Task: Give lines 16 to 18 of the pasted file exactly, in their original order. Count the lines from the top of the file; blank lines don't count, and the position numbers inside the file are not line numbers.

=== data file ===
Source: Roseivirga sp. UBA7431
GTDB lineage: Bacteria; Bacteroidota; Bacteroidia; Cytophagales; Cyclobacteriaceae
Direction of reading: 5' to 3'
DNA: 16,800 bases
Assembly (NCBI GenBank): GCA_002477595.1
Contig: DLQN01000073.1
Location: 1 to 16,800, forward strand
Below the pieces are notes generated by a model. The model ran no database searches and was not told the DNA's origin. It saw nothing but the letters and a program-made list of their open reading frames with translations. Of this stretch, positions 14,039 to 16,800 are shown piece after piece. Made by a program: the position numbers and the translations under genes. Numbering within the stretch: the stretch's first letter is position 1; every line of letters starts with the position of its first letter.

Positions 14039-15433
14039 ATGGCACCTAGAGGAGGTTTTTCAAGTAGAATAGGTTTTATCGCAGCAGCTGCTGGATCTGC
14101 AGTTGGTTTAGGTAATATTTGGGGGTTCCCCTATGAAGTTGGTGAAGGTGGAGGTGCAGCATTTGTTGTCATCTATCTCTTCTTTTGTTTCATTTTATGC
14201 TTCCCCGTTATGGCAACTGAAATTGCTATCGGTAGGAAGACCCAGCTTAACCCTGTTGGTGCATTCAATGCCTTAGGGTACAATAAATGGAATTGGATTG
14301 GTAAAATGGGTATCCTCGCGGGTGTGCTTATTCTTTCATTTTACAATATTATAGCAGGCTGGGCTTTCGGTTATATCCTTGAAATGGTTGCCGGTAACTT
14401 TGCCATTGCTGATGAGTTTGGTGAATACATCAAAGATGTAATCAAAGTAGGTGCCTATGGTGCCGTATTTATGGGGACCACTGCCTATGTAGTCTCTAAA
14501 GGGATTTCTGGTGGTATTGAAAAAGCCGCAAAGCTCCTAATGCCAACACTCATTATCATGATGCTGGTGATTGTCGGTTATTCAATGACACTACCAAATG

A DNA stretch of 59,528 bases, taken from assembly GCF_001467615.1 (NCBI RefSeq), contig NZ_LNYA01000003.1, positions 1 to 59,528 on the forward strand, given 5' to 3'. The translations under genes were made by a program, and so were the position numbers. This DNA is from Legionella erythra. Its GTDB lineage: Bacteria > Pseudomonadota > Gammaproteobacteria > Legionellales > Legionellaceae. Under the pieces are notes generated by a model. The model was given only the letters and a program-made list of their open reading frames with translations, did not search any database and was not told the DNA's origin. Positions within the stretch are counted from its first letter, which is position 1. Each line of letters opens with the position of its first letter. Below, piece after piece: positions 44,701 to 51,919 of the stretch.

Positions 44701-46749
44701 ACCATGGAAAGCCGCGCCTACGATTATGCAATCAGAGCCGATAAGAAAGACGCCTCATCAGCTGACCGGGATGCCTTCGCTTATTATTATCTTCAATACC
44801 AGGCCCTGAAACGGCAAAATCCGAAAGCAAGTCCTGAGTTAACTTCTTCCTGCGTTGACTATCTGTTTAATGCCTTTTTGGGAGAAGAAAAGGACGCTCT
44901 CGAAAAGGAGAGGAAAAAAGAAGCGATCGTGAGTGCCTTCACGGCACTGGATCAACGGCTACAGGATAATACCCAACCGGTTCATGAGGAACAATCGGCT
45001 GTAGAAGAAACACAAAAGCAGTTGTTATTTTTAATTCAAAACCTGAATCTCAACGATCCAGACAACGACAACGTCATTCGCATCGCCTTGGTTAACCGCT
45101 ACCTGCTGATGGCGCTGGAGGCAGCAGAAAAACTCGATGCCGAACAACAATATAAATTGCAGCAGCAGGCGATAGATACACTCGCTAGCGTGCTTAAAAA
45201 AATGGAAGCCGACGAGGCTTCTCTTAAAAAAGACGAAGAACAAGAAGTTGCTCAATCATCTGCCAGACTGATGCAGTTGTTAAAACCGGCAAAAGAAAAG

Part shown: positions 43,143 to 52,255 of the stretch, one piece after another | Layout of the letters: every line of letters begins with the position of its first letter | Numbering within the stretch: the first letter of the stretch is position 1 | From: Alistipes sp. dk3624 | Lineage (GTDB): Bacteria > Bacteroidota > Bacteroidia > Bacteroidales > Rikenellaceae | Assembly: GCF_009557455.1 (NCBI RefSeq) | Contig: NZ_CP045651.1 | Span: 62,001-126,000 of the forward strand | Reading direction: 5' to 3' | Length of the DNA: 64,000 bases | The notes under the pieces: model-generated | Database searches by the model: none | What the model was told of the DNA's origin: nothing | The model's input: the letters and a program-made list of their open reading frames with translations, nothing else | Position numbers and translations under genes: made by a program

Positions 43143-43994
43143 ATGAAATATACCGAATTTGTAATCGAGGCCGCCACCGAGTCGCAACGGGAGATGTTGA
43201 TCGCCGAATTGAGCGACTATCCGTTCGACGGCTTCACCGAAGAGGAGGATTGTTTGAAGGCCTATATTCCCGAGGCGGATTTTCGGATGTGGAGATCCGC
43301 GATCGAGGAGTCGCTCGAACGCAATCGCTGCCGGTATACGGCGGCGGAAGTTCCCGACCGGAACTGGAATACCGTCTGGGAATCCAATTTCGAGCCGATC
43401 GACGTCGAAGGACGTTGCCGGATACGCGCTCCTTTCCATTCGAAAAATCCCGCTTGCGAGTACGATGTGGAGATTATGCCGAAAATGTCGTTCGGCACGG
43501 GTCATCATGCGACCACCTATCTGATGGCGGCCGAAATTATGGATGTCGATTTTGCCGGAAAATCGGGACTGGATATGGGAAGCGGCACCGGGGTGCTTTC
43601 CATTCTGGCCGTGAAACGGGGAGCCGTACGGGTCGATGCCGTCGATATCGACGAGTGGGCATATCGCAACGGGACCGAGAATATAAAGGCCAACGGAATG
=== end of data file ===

A DNA stretch of 59,528 bases, taken from assembly GCF_001467615.1 (NCBI RefSeq), contig NZ_LNYA01000003.1, positions 1 to 59,528 on the forward strand, given 5' to 3'. The translations under genes were made by a program, and so were the position numbers. This DNA is from Legionella erythra. Its GTDB lineage: Bacteria > Pseudomonadota > Gammaproteobacteria > Legionellales > Legionellaceae. Under the pieces are notes generated by a model. The model was given only the letters and a program-made list of their open reading frames with translations, did not search any database and was not told the DNA's origin. Positions within the stretch are counted from its first letter, which is position 1. Each line of letters opens with the position of its first letter. Below, piece after piece: positions 44,701 to 51,919 of the stretch.

Positions 44701-46749
44701 ACCATGGAAAGCCGCGCCTACGATTATGCAATCAGAGCCGATAAGAAAGACGCCTCATCAGCTGACCGGGATGCCTTCGCTTATTATTATCTTCAATACC